In Cocaine + Surfing: A Sordid History of Surfing’s Greatest Love Affair, author Chas Smith reveals the connection between surfing and one of the world’s most insidious illicit drugs. Surfing rode into the imaginations of a generation on the waves of the cultural shifts of the 1960s and ’70s. The culture quickly gained the image of tanned young men, spending their days on the beach and their nights partying. Early on, it was beer, joints, and girls, but then the surf market was born.
Just as quickly as surfing’s advent into popular culture became commonplace, the rise of the surfing attire and accessory market took hold. Soon it was a multi-million and even multi-billion dollar industry. With such high stakes, businesses couldn’t afford to allow a “bad boy” image ruin their investment (side note: try telling this to The Mad Hueys), so while the rebelliousness of the surfing culture was still there, it was highly tempered.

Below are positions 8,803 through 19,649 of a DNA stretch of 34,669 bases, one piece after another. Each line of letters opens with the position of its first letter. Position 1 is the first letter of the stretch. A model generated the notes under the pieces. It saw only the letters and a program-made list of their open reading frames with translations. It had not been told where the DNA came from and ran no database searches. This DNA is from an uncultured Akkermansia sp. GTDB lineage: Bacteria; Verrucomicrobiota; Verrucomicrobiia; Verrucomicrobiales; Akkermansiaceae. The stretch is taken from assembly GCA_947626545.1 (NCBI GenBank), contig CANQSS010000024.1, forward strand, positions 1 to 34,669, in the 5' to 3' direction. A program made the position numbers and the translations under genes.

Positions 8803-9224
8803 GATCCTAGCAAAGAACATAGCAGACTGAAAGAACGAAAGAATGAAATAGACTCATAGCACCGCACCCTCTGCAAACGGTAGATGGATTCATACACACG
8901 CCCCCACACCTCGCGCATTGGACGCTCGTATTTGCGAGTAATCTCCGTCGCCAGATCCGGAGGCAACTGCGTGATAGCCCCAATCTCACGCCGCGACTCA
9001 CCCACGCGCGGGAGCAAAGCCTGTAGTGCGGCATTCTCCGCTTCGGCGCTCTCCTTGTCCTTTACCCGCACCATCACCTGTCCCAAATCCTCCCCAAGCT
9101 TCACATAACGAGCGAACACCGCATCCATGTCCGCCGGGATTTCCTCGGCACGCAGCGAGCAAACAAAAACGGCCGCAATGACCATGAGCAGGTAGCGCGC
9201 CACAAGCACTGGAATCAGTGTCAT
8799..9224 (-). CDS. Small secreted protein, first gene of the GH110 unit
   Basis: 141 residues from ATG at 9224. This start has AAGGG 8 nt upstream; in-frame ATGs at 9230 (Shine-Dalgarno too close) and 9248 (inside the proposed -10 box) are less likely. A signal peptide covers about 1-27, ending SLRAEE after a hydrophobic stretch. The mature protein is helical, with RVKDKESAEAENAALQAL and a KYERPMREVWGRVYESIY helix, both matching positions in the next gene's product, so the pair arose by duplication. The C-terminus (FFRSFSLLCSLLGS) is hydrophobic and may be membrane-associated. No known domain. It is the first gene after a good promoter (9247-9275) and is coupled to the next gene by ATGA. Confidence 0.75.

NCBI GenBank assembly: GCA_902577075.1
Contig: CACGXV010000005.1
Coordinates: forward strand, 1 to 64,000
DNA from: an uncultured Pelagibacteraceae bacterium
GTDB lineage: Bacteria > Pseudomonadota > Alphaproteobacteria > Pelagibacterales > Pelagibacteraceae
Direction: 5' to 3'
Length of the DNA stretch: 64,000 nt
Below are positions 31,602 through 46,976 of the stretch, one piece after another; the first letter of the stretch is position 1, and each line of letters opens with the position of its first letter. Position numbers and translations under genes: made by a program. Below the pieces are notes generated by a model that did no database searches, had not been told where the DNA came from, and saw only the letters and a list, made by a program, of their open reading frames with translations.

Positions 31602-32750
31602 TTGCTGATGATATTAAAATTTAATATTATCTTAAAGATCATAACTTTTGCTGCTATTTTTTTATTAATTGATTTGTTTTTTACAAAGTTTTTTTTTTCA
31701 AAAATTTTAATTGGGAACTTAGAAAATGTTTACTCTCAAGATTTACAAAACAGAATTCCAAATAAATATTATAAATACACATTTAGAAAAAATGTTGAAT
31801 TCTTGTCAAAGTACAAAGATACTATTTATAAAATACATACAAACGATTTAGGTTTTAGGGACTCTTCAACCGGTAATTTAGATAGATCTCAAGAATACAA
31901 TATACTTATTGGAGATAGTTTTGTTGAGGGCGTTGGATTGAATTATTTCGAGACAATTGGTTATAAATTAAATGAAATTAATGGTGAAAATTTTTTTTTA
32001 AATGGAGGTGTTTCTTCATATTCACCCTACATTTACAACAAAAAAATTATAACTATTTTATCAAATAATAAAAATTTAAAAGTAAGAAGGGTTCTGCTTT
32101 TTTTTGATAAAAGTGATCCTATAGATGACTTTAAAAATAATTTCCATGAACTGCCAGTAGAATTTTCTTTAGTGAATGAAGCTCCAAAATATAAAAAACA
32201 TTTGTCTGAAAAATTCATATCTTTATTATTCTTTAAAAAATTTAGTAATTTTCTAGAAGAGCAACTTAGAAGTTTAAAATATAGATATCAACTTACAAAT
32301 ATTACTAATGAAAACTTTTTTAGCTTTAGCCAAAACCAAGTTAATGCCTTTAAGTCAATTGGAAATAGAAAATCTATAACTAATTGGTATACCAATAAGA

Such subversion, however, only served to push the parties into harder territories, where they met up with the illustrious devil’s dandruff; booger sugar; California Cornflakes; shout louder powder … cocaine.
Soon, it wasn’t just the pranks and bad behaviour that were being covered up, but overdoses, bar fights, and even murders. Cocaine + Surfing takes a look at how the surfing culture, with its positive, natural, beautiful people actually did, for a while, hide a sordid secret infected with addiction and violence.